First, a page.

August 03, 2022
The Phillies approached the trade deadline in need of fielding, bullpen depth, and a middle of the rotation starter.
Did they make the biggest splash of the deadline? No. That honor goes to the Padres for landing Josh Hader, Juan Soto AND Josh Bell.
But the Phils are a bit better than they were yesterday – you know, before they got trounced by the Braves 13-1 – and with Jean Segura and Bryce Harper working their way back, the postseason should very much be within reach.
"I think we're in a position where we really shape up to be a good club," team president Dave Dombrowski said following the 6 p.m. ET deadline on Tuesday. "But you have to go play hard every single day and continue to battle. We've been doing that and I anticipate that we'll continue to do that."
So how did the Phillies ultimately grade out? Let's take a look...
The Phillies did pretty well for themselves. They improved their roster and did so without having to give up any of their major prospects.
But they could've done better and didn't make up much ground on the Braves or even the Cardinals, who are battling them for the third and final NL Wild Card spot.
The Phillies traded from the tier of prospects below their anointed troika of young right-handers to fill in some roster gaps. Syndergaard isn’t the pitcher he was five years ago, but the Phillies have money to burn and a Zach Eflin–shaped hole in the rotation, so he should be useful. Robertson is a reliable reliever for a team in need of quality innings—his first injury-plagued stint with the Phillies is about the only period in the past 14 years in which he wasn’t a very good eighth-inning guy or closer. The Marsh trade makes more sense knowing what came later—Odúbel Herrera was DFA’d minutes after news of Marsh’s arrival broke, and Moniak later went to the Angels in the Syndergaard deal. Marsh is only a career .239/.299/.354 hitter and just 18 months removed from being a global top-50 prospect. He doesn’t have to be much better to represent an upgrade on Herrera. (His defense is already superior to Herrera’s.)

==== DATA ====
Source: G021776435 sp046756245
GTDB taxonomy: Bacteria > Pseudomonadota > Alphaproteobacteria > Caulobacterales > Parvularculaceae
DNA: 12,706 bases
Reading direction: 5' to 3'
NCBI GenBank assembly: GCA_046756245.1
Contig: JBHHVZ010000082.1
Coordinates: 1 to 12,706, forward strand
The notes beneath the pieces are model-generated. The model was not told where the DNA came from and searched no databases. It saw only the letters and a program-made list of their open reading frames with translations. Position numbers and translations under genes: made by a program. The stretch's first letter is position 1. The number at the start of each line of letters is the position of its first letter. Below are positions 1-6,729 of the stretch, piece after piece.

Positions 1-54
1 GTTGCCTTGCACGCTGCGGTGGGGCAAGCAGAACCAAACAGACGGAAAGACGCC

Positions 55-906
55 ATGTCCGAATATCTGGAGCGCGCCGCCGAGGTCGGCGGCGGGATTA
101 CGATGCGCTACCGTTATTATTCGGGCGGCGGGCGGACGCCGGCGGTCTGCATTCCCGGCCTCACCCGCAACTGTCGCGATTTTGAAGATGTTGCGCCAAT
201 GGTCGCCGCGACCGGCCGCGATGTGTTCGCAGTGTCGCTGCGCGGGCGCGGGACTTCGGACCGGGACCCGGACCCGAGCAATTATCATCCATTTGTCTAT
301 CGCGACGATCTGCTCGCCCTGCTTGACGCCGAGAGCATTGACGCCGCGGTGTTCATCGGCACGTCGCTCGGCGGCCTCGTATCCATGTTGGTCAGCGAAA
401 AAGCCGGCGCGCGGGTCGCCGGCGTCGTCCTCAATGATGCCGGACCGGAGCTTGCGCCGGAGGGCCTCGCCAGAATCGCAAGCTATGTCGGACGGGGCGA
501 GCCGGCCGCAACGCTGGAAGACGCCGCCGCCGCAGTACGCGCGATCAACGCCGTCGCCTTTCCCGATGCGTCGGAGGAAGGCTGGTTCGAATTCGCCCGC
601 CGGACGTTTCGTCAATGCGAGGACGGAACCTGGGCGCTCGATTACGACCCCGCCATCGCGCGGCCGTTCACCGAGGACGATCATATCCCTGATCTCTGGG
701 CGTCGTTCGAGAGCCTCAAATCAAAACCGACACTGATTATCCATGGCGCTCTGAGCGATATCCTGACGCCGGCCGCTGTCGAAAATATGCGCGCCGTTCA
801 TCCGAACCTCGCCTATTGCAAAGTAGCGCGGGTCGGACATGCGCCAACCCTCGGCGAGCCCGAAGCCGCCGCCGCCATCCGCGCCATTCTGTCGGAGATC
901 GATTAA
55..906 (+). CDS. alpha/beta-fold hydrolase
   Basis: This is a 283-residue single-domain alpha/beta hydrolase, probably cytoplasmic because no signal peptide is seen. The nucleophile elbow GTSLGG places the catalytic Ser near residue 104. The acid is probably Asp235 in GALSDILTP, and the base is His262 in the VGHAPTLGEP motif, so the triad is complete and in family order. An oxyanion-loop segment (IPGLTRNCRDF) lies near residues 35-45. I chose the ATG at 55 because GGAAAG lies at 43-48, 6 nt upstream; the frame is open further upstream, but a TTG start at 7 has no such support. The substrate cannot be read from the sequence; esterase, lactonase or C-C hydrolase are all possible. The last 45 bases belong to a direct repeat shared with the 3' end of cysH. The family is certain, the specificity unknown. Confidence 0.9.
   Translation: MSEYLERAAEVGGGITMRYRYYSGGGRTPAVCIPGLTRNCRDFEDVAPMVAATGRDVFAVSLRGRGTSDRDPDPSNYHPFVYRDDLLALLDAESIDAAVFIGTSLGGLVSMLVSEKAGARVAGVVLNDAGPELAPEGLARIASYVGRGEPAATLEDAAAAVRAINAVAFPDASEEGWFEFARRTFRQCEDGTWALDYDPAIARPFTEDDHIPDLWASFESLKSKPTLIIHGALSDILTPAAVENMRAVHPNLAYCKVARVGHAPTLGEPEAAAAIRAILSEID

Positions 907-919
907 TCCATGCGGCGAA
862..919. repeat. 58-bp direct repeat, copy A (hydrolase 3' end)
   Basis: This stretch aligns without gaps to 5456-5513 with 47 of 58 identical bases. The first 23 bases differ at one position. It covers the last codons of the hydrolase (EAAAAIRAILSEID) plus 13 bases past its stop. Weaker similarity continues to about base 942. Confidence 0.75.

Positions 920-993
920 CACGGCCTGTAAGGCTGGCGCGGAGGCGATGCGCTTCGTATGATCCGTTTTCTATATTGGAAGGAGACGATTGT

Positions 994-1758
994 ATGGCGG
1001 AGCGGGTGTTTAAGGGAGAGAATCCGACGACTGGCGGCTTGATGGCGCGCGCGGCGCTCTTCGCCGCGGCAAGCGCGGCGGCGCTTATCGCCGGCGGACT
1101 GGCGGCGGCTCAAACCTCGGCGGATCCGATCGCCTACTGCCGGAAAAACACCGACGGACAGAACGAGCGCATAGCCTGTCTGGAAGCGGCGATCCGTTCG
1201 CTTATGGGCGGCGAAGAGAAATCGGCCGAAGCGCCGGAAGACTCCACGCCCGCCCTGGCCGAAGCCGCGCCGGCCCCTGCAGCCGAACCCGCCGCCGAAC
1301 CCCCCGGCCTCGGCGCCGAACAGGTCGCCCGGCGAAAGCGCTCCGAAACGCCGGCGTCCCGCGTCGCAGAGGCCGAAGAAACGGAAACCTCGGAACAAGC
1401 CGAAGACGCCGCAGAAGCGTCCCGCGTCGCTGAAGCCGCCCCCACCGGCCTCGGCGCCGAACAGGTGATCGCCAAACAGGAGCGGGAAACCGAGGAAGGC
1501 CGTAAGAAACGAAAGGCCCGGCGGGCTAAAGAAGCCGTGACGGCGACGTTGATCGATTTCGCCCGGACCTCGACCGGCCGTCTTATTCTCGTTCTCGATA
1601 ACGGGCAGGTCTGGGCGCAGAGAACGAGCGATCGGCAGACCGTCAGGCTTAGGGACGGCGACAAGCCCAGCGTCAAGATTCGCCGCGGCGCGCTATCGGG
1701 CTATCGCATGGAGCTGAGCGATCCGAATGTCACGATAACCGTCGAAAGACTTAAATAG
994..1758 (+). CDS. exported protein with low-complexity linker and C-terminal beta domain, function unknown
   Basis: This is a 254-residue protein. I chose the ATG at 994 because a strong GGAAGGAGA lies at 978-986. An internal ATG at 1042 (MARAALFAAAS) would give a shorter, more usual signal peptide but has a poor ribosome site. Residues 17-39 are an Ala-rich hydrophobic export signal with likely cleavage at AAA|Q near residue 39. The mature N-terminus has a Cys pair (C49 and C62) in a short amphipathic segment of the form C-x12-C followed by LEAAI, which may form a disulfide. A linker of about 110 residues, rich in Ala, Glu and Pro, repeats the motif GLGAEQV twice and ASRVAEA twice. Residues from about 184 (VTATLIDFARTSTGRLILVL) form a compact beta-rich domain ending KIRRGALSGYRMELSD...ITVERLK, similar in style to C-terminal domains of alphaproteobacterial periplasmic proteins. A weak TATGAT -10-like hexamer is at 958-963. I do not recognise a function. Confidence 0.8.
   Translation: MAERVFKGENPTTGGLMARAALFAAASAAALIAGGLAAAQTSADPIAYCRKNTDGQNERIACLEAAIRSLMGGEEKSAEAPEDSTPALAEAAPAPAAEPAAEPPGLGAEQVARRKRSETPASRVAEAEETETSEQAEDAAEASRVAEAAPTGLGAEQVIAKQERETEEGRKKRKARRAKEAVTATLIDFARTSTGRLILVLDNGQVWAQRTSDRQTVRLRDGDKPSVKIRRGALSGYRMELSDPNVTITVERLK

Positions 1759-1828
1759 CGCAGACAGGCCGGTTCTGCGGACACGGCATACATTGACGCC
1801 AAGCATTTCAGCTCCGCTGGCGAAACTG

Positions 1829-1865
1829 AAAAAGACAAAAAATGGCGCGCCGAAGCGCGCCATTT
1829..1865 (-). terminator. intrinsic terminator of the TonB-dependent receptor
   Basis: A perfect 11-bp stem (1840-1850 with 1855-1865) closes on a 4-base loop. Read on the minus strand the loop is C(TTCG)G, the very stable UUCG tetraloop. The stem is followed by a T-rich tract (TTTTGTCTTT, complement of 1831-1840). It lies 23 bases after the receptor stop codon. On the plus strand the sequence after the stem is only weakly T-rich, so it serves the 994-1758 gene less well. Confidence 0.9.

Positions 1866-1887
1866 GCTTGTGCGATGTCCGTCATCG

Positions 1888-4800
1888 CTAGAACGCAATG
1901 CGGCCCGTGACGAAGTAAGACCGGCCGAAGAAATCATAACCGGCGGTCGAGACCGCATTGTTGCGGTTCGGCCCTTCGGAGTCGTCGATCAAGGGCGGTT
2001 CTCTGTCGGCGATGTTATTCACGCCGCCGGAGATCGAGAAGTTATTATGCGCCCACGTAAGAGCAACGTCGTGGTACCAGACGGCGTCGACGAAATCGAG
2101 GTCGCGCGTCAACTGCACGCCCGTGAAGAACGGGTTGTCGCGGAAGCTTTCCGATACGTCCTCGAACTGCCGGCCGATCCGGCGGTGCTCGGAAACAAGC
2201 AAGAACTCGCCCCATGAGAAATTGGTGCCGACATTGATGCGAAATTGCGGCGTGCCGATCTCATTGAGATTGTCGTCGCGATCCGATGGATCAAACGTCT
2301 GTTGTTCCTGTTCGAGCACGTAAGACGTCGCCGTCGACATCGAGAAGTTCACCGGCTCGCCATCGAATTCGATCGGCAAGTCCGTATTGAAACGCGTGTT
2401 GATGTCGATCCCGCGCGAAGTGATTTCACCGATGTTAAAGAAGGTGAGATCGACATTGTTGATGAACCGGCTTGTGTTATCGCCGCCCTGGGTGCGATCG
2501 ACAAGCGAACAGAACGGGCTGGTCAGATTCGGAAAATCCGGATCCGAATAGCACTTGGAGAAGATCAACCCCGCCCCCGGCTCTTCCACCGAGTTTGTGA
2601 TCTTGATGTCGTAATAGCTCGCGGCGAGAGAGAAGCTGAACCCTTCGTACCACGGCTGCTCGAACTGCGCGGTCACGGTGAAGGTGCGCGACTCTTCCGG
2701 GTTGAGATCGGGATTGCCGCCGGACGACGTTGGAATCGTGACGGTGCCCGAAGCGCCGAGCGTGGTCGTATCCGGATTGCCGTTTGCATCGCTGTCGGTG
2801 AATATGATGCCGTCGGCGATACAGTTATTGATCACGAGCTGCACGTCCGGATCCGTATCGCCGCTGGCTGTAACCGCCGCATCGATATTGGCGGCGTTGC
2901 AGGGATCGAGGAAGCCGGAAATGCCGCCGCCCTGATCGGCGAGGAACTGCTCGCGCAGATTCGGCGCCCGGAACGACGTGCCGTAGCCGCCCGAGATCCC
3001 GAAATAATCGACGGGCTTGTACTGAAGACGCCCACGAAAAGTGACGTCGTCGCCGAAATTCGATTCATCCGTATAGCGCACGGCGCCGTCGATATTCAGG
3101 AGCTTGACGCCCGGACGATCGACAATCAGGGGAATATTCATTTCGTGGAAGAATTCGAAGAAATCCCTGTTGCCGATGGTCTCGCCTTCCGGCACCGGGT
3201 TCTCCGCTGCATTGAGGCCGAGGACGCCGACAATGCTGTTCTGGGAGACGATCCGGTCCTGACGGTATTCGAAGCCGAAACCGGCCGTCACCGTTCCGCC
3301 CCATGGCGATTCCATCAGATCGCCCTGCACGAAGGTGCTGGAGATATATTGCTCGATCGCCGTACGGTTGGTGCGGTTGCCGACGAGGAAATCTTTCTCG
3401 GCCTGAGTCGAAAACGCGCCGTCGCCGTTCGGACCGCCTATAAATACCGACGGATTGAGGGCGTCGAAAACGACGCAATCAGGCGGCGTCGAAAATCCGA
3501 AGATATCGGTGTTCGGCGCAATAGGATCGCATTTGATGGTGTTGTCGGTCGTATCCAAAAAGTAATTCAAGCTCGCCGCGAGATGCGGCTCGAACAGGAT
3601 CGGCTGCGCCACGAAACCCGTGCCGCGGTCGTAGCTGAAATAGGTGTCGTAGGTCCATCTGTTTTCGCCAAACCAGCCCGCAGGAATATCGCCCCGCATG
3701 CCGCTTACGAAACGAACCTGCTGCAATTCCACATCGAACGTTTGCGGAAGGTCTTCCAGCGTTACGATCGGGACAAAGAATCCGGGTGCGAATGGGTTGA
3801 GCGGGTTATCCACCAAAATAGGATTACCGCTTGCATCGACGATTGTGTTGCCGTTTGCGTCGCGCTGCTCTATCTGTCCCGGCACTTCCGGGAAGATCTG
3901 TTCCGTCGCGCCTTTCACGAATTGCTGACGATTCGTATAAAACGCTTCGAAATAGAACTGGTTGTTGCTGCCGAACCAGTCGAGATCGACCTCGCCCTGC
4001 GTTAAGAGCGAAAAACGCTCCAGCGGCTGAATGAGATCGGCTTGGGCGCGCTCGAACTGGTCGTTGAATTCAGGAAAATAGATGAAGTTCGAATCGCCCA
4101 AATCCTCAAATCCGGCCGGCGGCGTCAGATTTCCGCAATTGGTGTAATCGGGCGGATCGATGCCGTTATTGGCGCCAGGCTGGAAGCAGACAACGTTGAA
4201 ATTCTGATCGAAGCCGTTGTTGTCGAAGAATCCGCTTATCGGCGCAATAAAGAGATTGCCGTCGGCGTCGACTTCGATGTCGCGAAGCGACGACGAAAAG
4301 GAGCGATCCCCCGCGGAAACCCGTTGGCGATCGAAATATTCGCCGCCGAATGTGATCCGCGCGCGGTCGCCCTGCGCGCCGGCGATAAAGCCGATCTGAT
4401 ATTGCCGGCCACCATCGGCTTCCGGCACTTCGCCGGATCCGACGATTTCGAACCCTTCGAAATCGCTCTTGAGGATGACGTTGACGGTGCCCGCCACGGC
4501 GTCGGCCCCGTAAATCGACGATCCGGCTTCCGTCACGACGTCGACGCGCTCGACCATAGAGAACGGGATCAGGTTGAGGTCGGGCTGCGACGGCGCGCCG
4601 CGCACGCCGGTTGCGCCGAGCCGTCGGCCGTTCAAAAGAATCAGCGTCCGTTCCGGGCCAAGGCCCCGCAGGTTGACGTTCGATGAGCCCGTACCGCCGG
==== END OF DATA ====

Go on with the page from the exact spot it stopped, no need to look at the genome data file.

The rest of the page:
The Phillies did pretty well, and didn’t give up any prospects with which they’ll regret parting. But if anything, they lost ground to the Braves and Cardinals. A bigger upgrade in the rotation or center field would’ve been nice. (Could the Phillies have somehow hijacked both ends of the Bader-Montgomery trade? No, of course not, they’re not the Pirates.) Particularly because if the Mariners’ acquisition of Castillo pays off, guess which team will suddenly own the longest playoff drought in MLB? [The Ringer]
There's what the Phillies did Tuesday and then what the Padres' blockbuster trade did for them. Soto and Bell are both out of the NL East now, and the Phils have 11 games left to play against a completely gutted Nationals squad, the most out of any team in the NL Wild Card hunt – The Cardinals, for example, only have four games against Washington.
Advantage Phillies and disadvantage Cardinals and Giants. Any team can beat any other team on any day in this game, but if I were fighting for a postseason spot, I know I'd feel better if I had 11 -- 11! -- games remaining against a rebuilding team that just traded its two best hitters and is presumably checked out for the season.
(Also, shoutout to the Phillies for landing Brandon Marsh, David Robertson and Noah Syndergaard in sensible trades. They upgraded their roster considerably, and designating Odúbel Herrera and Jeurys Familia is addition by subtraction.) [CBS Sports]
The Phillies' deadline moves were pretty favored over at Yahoo Sports.